Student firefighters feel the burn

Student firefighters were out at the FSJ Fire Department’s burn building learning skills May 20-21.

Davin Birdi

The weather wasn’t the only thing that was burning hot this past week, student firefighters were out at the FSJ Fire Department’s burn building learning skills in fire rescue and supressing building fires during the annual Project Fire Fighter event in Fort St. James.

Grade 11 and 12 students from Fort St. James, Vanderhoof, Burns Lake and Fraser Lake converged in the town to take part in the yearly event that provides a learning environment the junior firefighters might not otherwise get in their home communities.

Dirk Hofer, with the Burns Lake Fire Department, has been volunteering with the program for 8 years. His first year, he said the program needed an extra body and so he went through the program with the students and from that experience he joined the fire department in Burns Lake and never looked back.

“(Fighting fires) gets right in to you,” he said.

Hoefer said the opportunity to experience a real burning building is something the students are fortunate to take part in and something professional fire service personnel often don’t get to practice.

“Who else throws kids into a burning building?” he said of the unique two-day event.

Darren Carpenter, SD 91 District Career and Trades Programs Coordinator, said the Fire Fighting 12 course offered through the school district brings the students together and incorporates a final exam and graduation for the students over the two-day event.

He added it’s an opportunity for the students to spend time with other firefighters and allows students to understand the reality of being a firefighter.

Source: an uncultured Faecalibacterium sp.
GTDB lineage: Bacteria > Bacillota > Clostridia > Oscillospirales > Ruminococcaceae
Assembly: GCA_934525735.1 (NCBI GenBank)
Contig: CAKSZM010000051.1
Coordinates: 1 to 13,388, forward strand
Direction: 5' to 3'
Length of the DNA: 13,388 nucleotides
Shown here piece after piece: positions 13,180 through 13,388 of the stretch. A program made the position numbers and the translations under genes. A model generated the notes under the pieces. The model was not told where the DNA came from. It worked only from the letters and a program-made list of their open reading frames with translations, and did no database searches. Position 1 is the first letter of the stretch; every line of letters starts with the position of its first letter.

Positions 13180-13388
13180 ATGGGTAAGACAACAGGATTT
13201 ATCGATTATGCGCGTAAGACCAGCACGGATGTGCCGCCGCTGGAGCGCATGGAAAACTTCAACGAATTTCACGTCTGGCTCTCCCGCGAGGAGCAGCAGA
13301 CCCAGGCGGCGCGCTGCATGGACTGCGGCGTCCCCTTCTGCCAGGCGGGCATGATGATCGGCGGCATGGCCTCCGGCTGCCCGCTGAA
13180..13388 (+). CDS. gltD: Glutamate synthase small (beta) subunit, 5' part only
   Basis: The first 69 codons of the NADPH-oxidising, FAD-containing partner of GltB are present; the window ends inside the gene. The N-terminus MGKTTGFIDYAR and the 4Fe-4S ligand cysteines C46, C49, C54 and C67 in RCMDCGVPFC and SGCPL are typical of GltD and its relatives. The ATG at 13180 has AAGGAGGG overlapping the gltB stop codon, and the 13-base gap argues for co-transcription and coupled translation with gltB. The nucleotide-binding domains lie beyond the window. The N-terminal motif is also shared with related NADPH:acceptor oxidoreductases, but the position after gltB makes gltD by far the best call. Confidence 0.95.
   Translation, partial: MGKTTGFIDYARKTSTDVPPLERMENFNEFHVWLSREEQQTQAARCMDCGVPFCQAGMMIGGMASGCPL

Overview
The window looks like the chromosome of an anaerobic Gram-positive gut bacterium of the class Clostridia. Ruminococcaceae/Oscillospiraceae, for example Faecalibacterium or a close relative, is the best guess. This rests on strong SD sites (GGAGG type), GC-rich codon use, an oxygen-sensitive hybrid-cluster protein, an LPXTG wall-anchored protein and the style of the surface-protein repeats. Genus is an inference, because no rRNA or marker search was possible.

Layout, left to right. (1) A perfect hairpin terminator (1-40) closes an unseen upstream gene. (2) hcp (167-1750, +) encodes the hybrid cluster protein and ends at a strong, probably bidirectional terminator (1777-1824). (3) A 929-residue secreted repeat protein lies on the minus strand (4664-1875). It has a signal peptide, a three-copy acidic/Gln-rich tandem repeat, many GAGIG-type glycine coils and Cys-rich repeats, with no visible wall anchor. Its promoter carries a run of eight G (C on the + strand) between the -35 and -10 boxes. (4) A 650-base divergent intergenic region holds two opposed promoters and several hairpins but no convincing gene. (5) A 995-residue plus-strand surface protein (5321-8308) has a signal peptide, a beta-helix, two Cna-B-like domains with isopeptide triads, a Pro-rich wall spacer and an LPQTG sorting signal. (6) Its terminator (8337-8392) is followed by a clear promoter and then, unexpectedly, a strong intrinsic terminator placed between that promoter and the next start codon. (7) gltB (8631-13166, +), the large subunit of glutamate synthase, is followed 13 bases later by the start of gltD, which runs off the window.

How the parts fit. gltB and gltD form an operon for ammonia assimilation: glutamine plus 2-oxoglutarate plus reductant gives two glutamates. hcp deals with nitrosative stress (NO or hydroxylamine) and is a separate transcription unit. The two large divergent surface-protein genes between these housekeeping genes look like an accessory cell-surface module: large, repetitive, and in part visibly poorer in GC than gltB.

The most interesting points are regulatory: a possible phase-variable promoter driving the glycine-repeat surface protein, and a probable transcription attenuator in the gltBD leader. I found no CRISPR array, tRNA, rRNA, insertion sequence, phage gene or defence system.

“We try to create two days in the life of a professional firefighter,” he said. “We take over the (Fort St. James) fire hall … the kids stay there, cook dinner and we wake them up in the morning at some point and bring them back out (to the burn building) in the middle of the night.”

Carpenter said there are 12 students participating in the program this year and said most fire departments have a maximum of four students for each department and the number fluctuates each year between 10 to 14 junior fire fighters.

“It’s a great way to have some fun in a practical way,” Carpenter said.”

The event – the brainchild of Carpenter and his brother J.C., who is down volunteering from Dawson Creek – couldn’t happen without the help of volunteers from the departments, the local fire chief and the district. He added the event and the program are unique to Western Canada.

“It’s kind of a Northern phenomenon, everyone donates their time,” he said. “Everyone sees great value in it.”

 

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